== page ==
NBN Armidale launches for 7 customers

Summary:Just seven customers had been connected to the National Broadband Network (NBN) trial services in Armidale ahead of the official launch with Prime Minister Julia Gillard and Communications Minister Stephen Conroy.

Just seven customers had been connected to the National Broadband Network (NBN) trial services in Armidale ahead of the official launch with Prime Minister Julia Gillard and Communications Minister Stephen Conroy.

NBN Armidale Launch

NBN Armidale Launch (Screenshot by Josh Taylor/ZDNet Australia)

The launch of the NBN on the mainland in Armidale today marks the start of trial customer services for Telstra, iiNet, Internode and Primus on the mainland. iiNet and Internode have started with two customers each, while Primus had one customer and Telstra said it had "a handful" of customers with NBN services. Each telco had connected to the National Broadband Network on a trial basis with no cost to the customers.

iiNet told ZDNet Australia that its two customers are on plans with download speeds of 100Mbps, with 1 terabyte of data quota per month.

One of the iiNet customers, Peter Erskine, is a researcher at the University of New England, and said that he would use his new NBN connection to work from home.

"I work as a researcher at the University of New England; however, I prefer to work from home. The NBN connection makes it possible for me to teleconference online and keep in touch with my university colleagues online more reliably than before," he said in a statement.

Telstra said that although it had only signed up a "handful" of customers at this time, it is looking to increase this to about 40 when the full trial in Armidale has commenced.

"We're testing NBN Co's range of speeds (12, 25, 50 and 100 Mbps), and customers will get a 200GB monthly allowance," Telstra said. "We'll also be testing how products such as the T-Box and T-Hub operate over the NBN."

Internode's two customers for the trial are IT professionals Stephen Stroud and Owen Hedger. Hedger is a computer repairman, and said that working from home was now just like being in the office.

"I used our NBN service to gain remote access to work from home and it was more like being on the LAN (Local Area Network) than using the internet. For a business with multiple offices across a region, that sort of communication could be a real cost saver and a big boost to productivity," he said.

Vocal critic of NBN's pricing model, Internode founder Simon Hackett travelled to Armidale for the launch this morning, and was pleased that the telco was one of the first to connect customers to the NBN.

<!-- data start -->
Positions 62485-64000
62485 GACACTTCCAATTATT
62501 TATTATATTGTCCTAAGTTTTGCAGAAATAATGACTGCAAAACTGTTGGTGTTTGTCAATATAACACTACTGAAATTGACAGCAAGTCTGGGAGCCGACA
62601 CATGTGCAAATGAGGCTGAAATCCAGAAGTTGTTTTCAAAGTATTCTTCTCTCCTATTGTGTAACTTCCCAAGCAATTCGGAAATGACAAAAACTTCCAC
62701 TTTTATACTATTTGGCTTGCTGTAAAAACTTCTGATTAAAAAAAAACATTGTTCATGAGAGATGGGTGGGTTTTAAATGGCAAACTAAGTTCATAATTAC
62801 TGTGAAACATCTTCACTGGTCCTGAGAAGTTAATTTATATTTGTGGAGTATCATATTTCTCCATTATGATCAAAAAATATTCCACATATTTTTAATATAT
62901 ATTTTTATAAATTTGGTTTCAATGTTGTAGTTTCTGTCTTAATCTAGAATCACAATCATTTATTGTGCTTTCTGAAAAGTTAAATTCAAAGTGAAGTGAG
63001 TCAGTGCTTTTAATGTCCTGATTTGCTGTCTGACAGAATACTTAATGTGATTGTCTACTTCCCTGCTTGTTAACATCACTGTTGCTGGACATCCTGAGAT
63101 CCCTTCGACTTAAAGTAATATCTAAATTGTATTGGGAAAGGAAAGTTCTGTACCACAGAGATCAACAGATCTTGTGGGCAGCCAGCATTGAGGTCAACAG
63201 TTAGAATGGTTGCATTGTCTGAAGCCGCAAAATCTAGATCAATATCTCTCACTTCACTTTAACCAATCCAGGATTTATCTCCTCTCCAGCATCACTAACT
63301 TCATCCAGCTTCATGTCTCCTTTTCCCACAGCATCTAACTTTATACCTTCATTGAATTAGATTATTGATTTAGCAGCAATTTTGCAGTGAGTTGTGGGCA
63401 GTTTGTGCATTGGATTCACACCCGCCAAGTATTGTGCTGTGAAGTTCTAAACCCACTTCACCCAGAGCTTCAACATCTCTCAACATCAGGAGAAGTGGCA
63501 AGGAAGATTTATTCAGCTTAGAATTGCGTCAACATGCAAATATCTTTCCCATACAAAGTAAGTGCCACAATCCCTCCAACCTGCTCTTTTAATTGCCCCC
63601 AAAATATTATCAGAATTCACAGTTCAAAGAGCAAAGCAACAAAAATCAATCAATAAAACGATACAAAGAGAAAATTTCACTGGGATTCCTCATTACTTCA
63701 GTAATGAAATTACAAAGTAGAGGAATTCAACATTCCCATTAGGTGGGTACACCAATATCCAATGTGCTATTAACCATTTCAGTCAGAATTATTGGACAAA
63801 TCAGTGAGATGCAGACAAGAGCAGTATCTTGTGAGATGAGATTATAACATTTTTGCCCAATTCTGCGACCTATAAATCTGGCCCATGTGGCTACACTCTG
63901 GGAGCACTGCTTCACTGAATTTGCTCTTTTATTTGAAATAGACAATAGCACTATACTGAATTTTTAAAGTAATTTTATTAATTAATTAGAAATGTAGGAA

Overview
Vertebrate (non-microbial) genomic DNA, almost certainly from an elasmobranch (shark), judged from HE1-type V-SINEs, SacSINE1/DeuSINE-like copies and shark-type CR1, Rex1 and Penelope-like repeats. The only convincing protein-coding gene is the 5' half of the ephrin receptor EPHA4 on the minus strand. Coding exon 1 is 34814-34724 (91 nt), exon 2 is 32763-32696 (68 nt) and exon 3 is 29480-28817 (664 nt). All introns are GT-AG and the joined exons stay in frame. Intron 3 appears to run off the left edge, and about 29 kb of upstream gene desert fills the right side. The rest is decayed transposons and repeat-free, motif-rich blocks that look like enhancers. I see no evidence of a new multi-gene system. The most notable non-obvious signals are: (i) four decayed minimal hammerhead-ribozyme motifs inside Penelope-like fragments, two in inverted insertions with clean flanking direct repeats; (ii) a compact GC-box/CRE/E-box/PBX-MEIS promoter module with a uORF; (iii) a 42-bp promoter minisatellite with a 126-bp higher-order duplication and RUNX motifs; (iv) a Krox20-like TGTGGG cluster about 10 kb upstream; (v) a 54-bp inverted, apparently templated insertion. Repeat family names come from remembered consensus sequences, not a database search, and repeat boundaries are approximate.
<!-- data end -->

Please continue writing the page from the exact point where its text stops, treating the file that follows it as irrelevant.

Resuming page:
"The NBN is a long game, but Internode is committed to being first with the NBN in every new area that it rolls out. Today's launch at Armidale is an important first step of that journey on mainland Australia," he said.

Andrew Sims, general manager of marketing with Primus, told ZDNet Australia that one customer with the telco in Armidale had been connected so far.

"Primus has signed up its first customer in Armidale, and others will be brought online over the next few weeks. Speeds are [100Mbps up and 40Mbps down] and they will be on the highest download quota plan available — 300GB," he said.

It is expected that more customers will be included in the trial in the coming months, and commercial services for the NBN will commence in September.

At the launch at the Presbyterian Ladies College, Prime Minister Julia Gillard said that the vocal critics of the NBN should pay a visit to the regional town to see how the roll-out of the $35.9 billion project is progressing.

"Come here to Armidale; the NBN is real, it is here and we will not stop until the last cable is laid and the last home is connected," she said.

Opposition spokesman for regional communications Luke Hartsuyker said that today's launch for just seven customers paled in comparison to other tech launches.

"When Apple launched their iPad last year, thousands of internet users lined the streets to get hold of the new device. It was the same story two months later in July 2010 when Apple released the iPhone 4," Hartsuyker said in a statement. "Thousands of customers braved winter weather to wait overnight to buy the new wireless phone. Apple greeted the waiting with food, drinks and live music."

"But at the launch of the Gillard Government's NBN in Armidale, it was confirmed just seven Armidale customers have signed up. This is despite all the feigned hype of Julia Gillard and Senator [Stephen] Conroy about the need to spend $50 billion rolling out optic fibre across Australia," he said.

Topics: NBN, Broadband, Telcos, Telstra

About

Armed with a degree in Computer Science and a Masters in Journalism, Josh keeps a close eye on the telecommunications industry, the National Broadband Network, and all the goings on in government IT.

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